Fortunately, the right treatment can make all of the difference, but for your doctor to make an accurate diagnosis, it’s crucial to know and understand your symptoms. By doing so, you can report them to the physician.
Symptoms of Bipolar Depression
The most common symptoms of bipolar depression include the following:
- Eating too little or not having control over how much you eat.
- Facing unusual challenges when it comes to making decisions.
- Feeling unable to get out of bed due to low energy.
- Sleeping far too much or not at all.
- An inability to enjoy anything – even activities that once brought you joy.
- An inability to focus or remember things.
- Continually thinking about harming yourself, suicide, or death.
You could have all of these symptoms or some of them. As was mentioned above, someone with bipolar disorder could also be filled with energy and be extremely sad. The sign that can indicate you’re battling depression is if you feel down for at least two weeks.
What is Unipolar Depression?
As was mentioned above, unipolar depression is a common and severe mood disorder. Those affected by this form of depression will experience constant feelings of sadness or lack total interest in interactions with others around them, which is understandable. When you’re feeling at your worst, it’s hard to force yourself into a situation that requires interaction.
According to the National Institute of Mental Health (NIMH), nearly seven percent of adults over the age of 18 have experienced an episode of unipolar depression in their lives. It’s quite a hurdle to overcome, but it’s vital to be diagnosed correctly in order to begin treatment. For that reason, distinguishing the difference between bipolar depression and unipolar depression can, quite literally, be the difference between life and death.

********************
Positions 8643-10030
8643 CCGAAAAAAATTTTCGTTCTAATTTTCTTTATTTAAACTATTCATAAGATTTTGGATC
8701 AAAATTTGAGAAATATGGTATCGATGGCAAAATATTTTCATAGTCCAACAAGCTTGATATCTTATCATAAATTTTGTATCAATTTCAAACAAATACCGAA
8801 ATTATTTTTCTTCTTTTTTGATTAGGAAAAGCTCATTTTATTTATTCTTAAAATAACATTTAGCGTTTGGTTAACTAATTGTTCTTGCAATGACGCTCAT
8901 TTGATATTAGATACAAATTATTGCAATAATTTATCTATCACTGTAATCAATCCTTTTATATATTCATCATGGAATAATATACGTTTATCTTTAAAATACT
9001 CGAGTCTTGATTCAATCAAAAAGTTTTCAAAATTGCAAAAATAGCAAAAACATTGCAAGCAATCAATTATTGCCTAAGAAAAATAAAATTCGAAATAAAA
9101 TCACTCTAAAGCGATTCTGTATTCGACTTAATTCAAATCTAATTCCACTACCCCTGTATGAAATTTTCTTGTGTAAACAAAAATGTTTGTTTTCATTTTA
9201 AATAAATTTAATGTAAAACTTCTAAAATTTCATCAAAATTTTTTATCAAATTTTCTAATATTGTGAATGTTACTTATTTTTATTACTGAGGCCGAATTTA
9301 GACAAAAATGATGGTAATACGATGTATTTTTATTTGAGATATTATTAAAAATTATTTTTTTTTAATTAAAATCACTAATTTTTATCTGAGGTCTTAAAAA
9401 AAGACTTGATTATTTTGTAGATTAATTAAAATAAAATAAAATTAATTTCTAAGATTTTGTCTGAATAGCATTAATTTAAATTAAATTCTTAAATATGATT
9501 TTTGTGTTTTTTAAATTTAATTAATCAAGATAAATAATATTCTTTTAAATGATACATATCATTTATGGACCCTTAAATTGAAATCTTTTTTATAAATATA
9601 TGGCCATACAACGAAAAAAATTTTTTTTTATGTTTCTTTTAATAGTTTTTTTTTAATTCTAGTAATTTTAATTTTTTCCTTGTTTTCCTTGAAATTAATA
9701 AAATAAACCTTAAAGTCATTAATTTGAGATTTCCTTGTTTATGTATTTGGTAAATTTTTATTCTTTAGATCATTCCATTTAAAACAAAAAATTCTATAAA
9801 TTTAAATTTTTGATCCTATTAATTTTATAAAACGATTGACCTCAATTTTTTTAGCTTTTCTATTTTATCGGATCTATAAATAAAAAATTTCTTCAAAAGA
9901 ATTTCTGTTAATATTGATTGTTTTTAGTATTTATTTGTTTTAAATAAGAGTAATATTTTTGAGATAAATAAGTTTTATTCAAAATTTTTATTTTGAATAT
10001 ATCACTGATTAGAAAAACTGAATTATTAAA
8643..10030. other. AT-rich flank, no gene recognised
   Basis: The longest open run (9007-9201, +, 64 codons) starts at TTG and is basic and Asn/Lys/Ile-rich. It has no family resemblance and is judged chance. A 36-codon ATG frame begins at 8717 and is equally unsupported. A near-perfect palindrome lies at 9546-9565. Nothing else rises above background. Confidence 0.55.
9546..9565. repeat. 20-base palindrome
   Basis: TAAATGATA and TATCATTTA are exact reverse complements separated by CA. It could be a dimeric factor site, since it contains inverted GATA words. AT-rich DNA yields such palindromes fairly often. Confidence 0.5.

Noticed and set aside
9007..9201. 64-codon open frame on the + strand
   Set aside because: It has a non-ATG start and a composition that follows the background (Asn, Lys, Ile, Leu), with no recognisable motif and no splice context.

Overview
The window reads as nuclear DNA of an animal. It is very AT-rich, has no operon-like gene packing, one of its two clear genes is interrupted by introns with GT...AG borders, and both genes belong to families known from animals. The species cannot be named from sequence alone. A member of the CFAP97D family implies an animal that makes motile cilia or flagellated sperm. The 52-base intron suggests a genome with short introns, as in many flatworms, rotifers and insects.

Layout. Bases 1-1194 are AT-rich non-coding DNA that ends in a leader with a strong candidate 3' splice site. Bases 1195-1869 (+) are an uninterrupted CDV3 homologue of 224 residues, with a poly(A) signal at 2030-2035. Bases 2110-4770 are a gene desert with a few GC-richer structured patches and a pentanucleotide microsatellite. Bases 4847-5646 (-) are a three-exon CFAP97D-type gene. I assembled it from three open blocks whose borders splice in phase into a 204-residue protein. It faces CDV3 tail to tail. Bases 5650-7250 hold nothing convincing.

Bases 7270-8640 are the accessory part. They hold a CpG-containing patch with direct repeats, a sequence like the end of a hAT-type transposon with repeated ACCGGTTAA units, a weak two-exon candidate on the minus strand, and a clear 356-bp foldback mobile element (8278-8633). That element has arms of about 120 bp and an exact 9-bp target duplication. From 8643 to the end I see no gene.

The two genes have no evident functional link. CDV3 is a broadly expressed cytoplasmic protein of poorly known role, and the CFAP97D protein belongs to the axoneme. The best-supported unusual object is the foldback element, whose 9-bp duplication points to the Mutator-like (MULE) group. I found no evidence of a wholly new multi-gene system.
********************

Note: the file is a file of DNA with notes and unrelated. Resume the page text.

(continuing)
Bipolar depression refers to frequent mood changes, which transition from mania to depression, while the focal point of unipolar depression is the negative feelings and emotions an individual experiences. The primary distinction between the two is that depression does not alter between the two mood states. However, the two most common crossovers between the two conditions are a loss of interest in activities and hobbies that once brought them joy, as well as an inability to perform routine tasks.
Unipolar depression is sometimes referred to as major depressive disorder (MDD). Major depression, sometimes referred to by medical professionals as clinical depression, is a serious medical condition that impacts critical components of a person’s life. It affects behavior, mood, and physical functions, such as sleep or appetite, and prevents the individual from leading healthy and fulfilling lives.